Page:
Author: Bryan E. Lewis

lindsey kennedy review lindsey kennedy review

In my book, my central point was that these promises were not altogether abandoned. I think we err if we insist that real estate is the ultimate aim of this promise. Instead, in my opinion, this promise—the ingathering of “all” Israel back into the land—was an eschatological event that transcended (and continues to transcend) geographical area and time.

Read More The Ten Northern Tribes and their Land Promises: Dialoguing with Lindsay Kennedy’s Review of My Book (Part 2)

lindsey kennedy review lindsey kennedy review

Lindsay Kennedy posed a few points in his review of my book, which I would like to begin to address. I realize that the only way I am going to find time to respond is to address it a bit via blogging every morning during my reflection and study time. With that said, I plan to make this a much larger series, which will transcend at times, this dialogue. Lindsay, I do apologize that it has taken me so long to interact my friend.

Read More Preterism: Dialoguing with Lindsay Kennedy’s Review of My Book (Part 1)

Downtown Saginaw Michigan Downtown Saginaw Michigan

Perhaps me telling my life’s story is a way of making sense of what God has been doing in the world around me and my place within it. Perhaps, my reflection is a kind of autobiographical reasoning in which I am seeking to gain insight into myself. After all, people often weave selective parts of their life story into a narrative in order to help form and understand identity (i.e., autobiographical reflection often shapes who one is). Regardless, my life story doesn’t just say what happened; it says why it was important for me. And, as my life story enters the next chapter, this reflection may assist my future decisions to become more set in stone. Nonetheless, one thing is for sure, when I look back over my life. The Lord has been there holding my hand the whole way.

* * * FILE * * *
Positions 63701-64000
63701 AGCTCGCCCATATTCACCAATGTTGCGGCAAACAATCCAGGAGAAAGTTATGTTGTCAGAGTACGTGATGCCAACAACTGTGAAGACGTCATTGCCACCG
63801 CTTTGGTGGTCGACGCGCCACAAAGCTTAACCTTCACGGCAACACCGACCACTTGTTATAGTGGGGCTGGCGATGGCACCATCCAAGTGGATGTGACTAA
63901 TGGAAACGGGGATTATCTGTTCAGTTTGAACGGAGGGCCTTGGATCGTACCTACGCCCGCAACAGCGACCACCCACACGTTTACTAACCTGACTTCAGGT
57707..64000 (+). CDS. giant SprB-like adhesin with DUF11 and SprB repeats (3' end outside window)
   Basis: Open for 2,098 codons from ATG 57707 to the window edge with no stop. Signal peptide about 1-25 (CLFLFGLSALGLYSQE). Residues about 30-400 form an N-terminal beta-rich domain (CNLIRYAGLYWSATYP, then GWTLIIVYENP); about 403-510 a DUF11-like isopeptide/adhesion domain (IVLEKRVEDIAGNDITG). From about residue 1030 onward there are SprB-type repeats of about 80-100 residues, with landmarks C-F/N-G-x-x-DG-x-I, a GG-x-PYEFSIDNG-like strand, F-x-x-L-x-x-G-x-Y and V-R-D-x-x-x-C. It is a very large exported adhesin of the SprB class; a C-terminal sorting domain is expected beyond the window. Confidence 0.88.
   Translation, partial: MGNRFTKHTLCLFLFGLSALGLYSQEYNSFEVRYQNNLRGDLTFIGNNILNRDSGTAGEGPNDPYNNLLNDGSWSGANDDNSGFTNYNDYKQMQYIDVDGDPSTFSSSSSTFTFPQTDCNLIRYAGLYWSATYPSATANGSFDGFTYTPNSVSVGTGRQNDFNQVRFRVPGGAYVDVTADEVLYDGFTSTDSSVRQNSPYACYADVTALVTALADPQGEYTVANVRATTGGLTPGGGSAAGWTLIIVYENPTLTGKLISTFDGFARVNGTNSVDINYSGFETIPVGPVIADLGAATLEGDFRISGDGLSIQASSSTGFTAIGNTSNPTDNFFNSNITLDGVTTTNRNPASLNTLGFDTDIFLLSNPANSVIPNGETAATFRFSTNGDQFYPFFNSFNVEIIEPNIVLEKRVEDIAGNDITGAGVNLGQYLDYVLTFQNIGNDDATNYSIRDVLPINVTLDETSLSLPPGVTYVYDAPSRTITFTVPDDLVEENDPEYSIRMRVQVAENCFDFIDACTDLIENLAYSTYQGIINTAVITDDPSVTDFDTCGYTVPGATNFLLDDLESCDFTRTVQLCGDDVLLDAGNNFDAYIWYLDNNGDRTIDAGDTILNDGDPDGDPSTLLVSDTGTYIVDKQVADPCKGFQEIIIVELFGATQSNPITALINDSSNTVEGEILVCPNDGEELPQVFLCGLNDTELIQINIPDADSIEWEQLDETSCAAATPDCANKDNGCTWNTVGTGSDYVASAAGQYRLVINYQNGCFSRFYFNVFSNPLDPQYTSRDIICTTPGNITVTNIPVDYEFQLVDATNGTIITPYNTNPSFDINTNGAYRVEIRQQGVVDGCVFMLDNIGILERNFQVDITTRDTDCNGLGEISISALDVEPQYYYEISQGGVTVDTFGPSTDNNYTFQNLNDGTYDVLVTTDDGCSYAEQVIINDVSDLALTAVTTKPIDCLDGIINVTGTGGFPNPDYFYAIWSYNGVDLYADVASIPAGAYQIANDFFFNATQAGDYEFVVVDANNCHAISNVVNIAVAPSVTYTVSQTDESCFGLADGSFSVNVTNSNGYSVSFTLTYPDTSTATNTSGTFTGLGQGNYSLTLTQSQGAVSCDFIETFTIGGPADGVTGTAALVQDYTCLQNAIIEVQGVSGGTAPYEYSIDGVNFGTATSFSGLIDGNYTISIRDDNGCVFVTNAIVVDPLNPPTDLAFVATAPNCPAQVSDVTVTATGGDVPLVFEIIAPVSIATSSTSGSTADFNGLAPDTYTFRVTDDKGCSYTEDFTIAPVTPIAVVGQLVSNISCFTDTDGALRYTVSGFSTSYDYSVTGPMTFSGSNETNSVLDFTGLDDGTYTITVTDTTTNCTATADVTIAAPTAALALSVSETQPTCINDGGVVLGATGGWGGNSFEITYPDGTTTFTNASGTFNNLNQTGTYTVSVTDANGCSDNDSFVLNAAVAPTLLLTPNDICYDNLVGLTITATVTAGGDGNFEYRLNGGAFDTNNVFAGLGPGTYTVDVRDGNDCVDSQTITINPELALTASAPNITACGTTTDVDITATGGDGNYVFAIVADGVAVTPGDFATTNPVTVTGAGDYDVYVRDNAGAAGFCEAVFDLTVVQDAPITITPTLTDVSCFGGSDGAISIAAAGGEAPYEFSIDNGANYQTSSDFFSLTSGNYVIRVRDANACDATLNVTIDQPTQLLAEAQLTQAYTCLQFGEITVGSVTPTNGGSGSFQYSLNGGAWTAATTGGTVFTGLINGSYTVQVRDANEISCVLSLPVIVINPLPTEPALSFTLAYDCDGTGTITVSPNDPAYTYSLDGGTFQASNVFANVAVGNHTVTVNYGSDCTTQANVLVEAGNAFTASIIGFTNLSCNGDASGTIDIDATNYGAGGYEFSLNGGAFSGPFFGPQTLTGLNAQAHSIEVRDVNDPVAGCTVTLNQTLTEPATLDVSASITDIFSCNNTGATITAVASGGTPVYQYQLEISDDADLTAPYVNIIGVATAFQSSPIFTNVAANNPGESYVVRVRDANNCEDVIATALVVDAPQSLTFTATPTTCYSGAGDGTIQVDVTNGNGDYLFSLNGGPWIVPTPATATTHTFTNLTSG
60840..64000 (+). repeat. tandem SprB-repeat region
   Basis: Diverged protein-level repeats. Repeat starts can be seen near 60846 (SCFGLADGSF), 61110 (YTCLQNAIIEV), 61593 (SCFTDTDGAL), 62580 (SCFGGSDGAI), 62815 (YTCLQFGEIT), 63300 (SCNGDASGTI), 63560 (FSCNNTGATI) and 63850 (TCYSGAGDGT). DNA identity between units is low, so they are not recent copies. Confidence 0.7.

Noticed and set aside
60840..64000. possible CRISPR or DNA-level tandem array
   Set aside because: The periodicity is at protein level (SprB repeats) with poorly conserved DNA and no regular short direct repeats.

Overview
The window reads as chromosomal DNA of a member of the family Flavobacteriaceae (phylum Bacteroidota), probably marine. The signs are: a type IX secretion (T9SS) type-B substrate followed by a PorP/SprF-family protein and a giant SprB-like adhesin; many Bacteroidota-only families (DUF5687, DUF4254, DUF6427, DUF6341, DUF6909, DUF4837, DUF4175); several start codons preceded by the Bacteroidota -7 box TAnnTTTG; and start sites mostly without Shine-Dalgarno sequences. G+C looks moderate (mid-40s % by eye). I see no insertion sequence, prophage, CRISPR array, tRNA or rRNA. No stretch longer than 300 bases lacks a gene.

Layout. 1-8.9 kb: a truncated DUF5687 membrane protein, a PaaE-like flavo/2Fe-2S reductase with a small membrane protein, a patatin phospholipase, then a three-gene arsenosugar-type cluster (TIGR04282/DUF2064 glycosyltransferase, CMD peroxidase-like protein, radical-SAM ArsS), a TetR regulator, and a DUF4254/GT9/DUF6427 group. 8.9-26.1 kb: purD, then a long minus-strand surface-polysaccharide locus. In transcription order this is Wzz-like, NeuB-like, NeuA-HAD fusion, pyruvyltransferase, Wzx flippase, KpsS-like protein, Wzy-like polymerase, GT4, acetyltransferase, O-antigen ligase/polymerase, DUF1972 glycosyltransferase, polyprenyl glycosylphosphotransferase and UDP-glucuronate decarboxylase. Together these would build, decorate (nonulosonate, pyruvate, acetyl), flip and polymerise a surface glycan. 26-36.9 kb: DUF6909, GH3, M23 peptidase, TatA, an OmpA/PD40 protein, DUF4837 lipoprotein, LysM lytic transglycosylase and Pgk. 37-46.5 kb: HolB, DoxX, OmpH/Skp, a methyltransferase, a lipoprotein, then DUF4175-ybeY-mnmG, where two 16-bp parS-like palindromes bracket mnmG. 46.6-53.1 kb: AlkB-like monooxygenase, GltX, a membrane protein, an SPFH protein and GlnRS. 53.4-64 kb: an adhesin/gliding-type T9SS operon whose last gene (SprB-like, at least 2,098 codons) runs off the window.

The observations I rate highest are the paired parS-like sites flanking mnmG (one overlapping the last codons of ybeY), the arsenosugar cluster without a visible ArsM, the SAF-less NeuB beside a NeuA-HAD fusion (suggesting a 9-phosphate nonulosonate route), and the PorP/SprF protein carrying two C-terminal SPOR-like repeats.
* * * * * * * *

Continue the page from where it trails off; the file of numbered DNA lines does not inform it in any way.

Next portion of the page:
Read More My Story, Part 3: Another Chapter from My Life: The Michigan Episode

Mazie Kentucky Post Office Mazie Kentucky Post Office

I am a native Appalachian. As already noted, most of my years before age 14 were spent in poverty and isolation in Lawrence County, Kentucky. Primarily, they were spent in a small community called Martha, where the population was well under 300 with a population density of 10-13 people per square mile.

Read More My Story, Part 2: More Reflection on Growing up Poor in Appalachia and Religion

Community Store, Martha, KY Community Store, Martha, KY

My childhood was mostly gripped by economic despair. It was spent deep in an isolated part of Appalachia. My pre-teen youth was split between a two-room dirt-floor cabin and an old mobile home with boarded windows—in both instances, I did not possess the luxuries of electricity or indoor plumbing.

Read More My Story, Part 1: Birthday Reflections, Growing up Poor in Appalachia, and Academia

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Does the Moabite Stone really contain the phrase “House of David?” It should also be noted that the line in question is severely fragmented. Keeping in mind that one-third of the inscription has been restored from available squeezes, the uncertain translation has been reconstructed partly by what is visible on the stone and what is visible from these squeezes.

Read More The Moabite Stone: Does it Reference the “House of David?”

Moabite Closeup Moabite Closeup

The stone has no doubt become the subject of a great amount of controversy within the guild. This should not be surprising in an era where the field has experienced a noticeable shift from maximalists like W. F. Albright, Cyrus Gordon, and Yigael Ladin—who led the way in believing that the Bible reflected true history—to minimalists, like Thomas L. Thompson, Philip Davies, and Niels Peter Lemche— who posit that the biblical text is not historically oriented.

Read More Controversy over the Moabite Stone: II Kings 3